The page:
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the otto files

where the classics never go out of style

Dear Mr. Van Dyke:

To paraphrase a corny old song, “where do I begin, to tell the story of how much you’ve meant to me?” I just finished reading your memoir entitled “My Lucky Life In and Out of Show Business.” As cute as the title is, whatever luck you’ve had would have meant very little, of course, had you not been filled with so much talent. A talent to enjoy yourself and, in so doing, spread joy to literally millions of truly lucky admirers all over the world.

First of all, let me say that the book is fabulous. It is everything a memoir and/or autobiography should be. I’ve just finished reading it for the second time and I feel as though I’ve just had a wonderful visit with a dear old friend. You are, after all, one of my oldest friends. I have known you since I was just a young boy. You’ve always been able to make me feel good whether mugging for the camera, contorting your body into unbelievable pretzel-like shapes or just singing and dancing and making me want to do the same. As I said, as multifaceted a talent as you are, I think your greatest gift is your ability to spread joy. All great performers, of course, do that just by performing at their peak professional level. But you have that quality that can’t be taught.  You have that indefinable charm. Your ability to enjoy what you do and spread that joy through doing was, more than likely, given to you at birth. What a grand gift.

One of the greatest lessons in your book is the example of persistence. So many people think that most performers are “overnight successes.” The current culture with its slew of annoying reality talent shows only perpetuates that myth. Your story is, of course, closer to the truth of how great stars become great stars – they work their tails off! Yours is one of those great stories where you pursued an entertainment career for over 15 years before achieving “overnight success.” I recently wrote an article about the late singer, Frankie Laine, and his story of persistence is quite similar to yours. He, too, worked for over 15 years at his profession before gaining recognition and success in his mid-thirties.

I’m not old enough to have seen you in the Broadway production of “Bye Bye Birdie” but the movie is a favorite. You’re terrific in it, as you are in just about everything you’ve ever done, and the cast is top-notch although I would have loved to have seen Kay Medford recreate her stage role as your mother in the film. While “Bye Bye Birdie” is a terrifically fun Hollywood musical, you won me over when I was very young with “The Dick Van Dyke Show.”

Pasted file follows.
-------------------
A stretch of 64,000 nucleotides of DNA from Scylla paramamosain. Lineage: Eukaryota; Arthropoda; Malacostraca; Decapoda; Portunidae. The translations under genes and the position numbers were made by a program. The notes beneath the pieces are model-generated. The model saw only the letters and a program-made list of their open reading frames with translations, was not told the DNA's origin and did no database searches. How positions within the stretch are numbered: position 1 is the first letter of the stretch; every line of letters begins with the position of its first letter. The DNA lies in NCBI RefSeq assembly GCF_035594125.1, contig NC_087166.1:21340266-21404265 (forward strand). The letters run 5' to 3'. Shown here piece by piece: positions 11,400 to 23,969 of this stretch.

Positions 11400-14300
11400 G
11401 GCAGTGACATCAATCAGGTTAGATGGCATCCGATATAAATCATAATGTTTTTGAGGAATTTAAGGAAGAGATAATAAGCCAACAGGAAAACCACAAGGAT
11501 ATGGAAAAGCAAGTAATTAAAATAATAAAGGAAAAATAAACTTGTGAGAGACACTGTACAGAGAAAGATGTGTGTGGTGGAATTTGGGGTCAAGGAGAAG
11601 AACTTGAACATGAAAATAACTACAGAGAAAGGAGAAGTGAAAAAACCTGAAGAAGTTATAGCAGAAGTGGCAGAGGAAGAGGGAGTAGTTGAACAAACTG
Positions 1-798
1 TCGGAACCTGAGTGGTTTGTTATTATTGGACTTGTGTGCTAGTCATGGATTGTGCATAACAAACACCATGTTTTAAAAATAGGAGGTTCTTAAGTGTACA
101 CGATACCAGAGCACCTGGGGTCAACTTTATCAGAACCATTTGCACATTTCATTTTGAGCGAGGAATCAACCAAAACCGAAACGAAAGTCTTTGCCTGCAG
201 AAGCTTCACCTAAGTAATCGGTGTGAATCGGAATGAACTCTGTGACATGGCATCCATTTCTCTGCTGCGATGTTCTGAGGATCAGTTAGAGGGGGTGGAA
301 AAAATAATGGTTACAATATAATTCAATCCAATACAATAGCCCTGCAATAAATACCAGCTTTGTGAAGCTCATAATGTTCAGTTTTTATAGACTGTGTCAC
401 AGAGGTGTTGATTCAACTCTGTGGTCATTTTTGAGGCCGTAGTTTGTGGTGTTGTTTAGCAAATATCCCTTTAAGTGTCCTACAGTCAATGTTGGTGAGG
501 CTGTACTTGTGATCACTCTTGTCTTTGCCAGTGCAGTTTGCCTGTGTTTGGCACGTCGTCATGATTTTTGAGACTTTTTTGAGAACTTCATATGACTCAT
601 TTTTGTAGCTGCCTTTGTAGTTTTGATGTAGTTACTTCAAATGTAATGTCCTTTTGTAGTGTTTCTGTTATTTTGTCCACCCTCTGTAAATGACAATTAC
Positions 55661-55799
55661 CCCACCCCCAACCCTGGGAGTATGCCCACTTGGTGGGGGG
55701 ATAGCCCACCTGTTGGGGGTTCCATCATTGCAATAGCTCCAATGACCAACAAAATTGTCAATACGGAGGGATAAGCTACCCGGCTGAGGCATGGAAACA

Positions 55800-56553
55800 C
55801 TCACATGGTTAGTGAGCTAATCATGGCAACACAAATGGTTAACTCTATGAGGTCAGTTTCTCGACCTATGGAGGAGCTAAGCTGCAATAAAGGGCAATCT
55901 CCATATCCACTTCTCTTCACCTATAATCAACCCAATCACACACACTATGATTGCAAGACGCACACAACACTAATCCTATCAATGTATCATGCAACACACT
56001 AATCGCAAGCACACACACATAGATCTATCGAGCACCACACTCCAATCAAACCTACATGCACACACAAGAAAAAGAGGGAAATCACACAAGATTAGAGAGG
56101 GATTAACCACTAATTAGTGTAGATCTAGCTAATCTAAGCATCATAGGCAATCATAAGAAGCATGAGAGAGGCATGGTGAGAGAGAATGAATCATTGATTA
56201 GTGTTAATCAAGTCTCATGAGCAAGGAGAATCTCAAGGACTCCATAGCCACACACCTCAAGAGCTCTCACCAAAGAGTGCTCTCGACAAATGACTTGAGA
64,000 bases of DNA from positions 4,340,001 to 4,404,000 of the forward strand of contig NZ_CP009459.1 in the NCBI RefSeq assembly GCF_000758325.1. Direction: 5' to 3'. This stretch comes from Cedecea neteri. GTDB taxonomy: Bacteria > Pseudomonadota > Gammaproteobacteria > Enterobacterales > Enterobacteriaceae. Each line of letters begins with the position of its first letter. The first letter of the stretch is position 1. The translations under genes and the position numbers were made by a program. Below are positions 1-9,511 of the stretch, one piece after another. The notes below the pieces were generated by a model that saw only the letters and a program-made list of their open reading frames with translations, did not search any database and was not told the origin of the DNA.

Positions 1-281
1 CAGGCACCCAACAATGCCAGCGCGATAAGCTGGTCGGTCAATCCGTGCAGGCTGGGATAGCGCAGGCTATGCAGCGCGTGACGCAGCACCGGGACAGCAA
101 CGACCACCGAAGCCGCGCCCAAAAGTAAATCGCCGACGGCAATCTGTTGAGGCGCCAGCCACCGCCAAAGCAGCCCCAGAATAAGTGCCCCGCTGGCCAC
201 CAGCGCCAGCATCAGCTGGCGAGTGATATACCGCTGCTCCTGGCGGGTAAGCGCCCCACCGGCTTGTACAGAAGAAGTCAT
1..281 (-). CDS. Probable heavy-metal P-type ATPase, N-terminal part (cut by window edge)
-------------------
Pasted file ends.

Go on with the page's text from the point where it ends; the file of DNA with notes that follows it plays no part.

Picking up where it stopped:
I was born in the middle of the show’s original run on CBS but thanks to the brilliance of the writing and the performances, the show went almost immediately went into syndication. I remember very clearly watching the show in our family room when I was about six years old. We had an ottoman like the one in the opening credits of the show and I would constantly trip over the thing to recreate your iconic entrance into the Petrie living room. In fact, over the years I think I wore out about three or four ottomans. Needless to say, my mother was not amused.

I, however, was constantly amused by just about everything I saw on “The Dick Van Dyke Show.” The cast was perfect, the setting was fun and, best of all, the show was ALWAYS funny. I think in 158 episodes there are about half a dozen shows that I don’t like. Beyond that, I can watch every other episode to this day and continue to laugh at the antics and adventures of Rob, Laura, Ritchie, Sally, Buddy, Mel, Alan, Millie and Jerry. And believe me, I’ve seen them all multiple times.

I was a TV kid. I’ve always loved television and, thankfully, I’ve always had terrific taste in programming. Besides “The Dick Van Dyke Show,” the other favorite shows of my childhood are “The Andy Griffith Show,” “The Rockford Files,” “Barney Miller” and “The Carol Burnett Show.” Due to the intimacy of the medium, televisions greatest characters tend to become thought of by viewers as “friends.” That’s certainly how I feel about the cast of “The Dick Van Dyke Show.” But when a performer sticks around for over 50 years as you have, we begin to think of Dick Van Dyke as our friend as well as Rob Petrie and Dr. Mark Sloan and Bert the Chimney Sweep. When that happens, we share in the joy of their accomplishments and accolades and it’s for that reason I want to congratulate you on your upcoming honor from the Screen Actors Guild. There’s no one more deserving of a Lifetime Achievement honor than you are sir. You have not only worked a lifetime perfecting your craft but have given people like myself a lifetime of happiness and entertainment through your work.

The Italians have a saying, “Cent’anni,” which roughly means may you have a hundred healthy years. In your case, may you have a hundred healthy and happy years and may you continue to entertain us going forward as you have done so brilliantly in our/your past.

Thank you for putting a happy face on all of us who have been enriched by your talent.

P.S. The SAG Awards will be shown on TNT and TBS this coming Sunday, January 27, 2013 at 8:00 p.m. Eastern.

 

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